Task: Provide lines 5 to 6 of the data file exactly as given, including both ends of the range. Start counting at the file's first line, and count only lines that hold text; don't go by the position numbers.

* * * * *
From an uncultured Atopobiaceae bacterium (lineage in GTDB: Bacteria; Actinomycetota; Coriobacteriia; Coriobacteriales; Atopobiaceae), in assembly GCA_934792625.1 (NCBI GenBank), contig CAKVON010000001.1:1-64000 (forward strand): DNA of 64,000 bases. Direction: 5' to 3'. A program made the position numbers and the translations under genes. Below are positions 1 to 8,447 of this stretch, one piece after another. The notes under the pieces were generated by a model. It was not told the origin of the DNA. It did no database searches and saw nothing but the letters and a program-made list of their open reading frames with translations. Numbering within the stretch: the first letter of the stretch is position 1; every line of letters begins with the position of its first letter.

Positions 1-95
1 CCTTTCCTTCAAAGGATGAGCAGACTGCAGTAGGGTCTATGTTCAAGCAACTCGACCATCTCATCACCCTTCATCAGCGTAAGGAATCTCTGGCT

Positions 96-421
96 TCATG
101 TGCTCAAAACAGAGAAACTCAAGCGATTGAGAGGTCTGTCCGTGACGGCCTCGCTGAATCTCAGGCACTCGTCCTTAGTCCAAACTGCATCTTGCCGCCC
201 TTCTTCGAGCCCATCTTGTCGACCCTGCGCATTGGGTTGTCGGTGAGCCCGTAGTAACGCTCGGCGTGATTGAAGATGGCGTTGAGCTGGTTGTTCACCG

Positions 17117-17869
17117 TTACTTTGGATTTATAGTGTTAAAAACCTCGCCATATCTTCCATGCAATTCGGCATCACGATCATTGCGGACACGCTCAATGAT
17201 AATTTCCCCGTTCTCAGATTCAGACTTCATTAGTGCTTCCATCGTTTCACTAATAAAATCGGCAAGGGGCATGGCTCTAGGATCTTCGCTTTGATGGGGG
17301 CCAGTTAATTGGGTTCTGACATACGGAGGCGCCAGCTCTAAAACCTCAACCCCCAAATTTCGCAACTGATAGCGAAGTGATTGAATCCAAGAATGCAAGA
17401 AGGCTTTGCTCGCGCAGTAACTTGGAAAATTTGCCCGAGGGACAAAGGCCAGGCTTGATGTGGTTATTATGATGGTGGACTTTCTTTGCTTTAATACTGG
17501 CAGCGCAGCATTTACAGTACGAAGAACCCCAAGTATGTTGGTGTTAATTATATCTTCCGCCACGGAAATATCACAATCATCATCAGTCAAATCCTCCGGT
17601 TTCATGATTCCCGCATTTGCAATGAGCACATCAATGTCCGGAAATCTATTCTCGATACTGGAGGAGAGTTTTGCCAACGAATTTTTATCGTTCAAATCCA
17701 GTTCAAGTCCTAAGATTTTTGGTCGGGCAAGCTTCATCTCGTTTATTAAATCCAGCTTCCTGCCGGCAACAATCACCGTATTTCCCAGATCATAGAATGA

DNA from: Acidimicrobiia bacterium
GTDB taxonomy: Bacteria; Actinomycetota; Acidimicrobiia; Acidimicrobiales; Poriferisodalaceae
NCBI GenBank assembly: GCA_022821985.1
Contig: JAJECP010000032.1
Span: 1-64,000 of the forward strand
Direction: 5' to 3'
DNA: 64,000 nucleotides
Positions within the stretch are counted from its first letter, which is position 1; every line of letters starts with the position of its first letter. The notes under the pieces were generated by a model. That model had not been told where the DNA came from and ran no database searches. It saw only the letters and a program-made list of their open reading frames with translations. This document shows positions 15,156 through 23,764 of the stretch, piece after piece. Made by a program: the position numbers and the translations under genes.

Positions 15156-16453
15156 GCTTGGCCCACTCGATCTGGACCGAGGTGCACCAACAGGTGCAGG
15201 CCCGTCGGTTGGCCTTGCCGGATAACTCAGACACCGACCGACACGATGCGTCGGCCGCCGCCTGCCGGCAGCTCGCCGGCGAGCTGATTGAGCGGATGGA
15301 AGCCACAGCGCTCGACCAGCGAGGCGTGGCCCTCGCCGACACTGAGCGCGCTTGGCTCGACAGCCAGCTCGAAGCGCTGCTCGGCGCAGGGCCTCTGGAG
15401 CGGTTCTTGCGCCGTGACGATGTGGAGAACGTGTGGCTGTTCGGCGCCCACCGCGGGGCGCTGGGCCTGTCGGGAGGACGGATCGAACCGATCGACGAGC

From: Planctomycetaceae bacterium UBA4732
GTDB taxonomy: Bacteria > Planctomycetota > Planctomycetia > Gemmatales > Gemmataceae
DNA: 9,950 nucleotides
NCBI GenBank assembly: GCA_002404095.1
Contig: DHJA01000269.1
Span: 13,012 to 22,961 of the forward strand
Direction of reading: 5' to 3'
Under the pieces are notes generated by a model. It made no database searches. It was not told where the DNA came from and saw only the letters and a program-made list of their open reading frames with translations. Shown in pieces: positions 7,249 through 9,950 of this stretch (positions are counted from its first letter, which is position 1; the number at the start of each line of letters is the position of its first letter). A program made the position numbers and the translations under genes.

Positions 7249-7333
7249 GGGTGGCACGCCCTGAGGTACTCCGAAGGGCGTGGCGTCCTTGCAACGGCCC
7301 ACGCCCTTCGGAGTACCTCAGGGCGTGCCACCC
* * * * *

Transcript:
96 TCATG
101 TGCTCAAAACAGAGAAACTCAAGCGATTGAGAGGTCTGTCCGTGACGGCCTCGCTGAATCTCAGGCACTCGTCCTTAGTCCAAACTGCATCTTGCCGCCC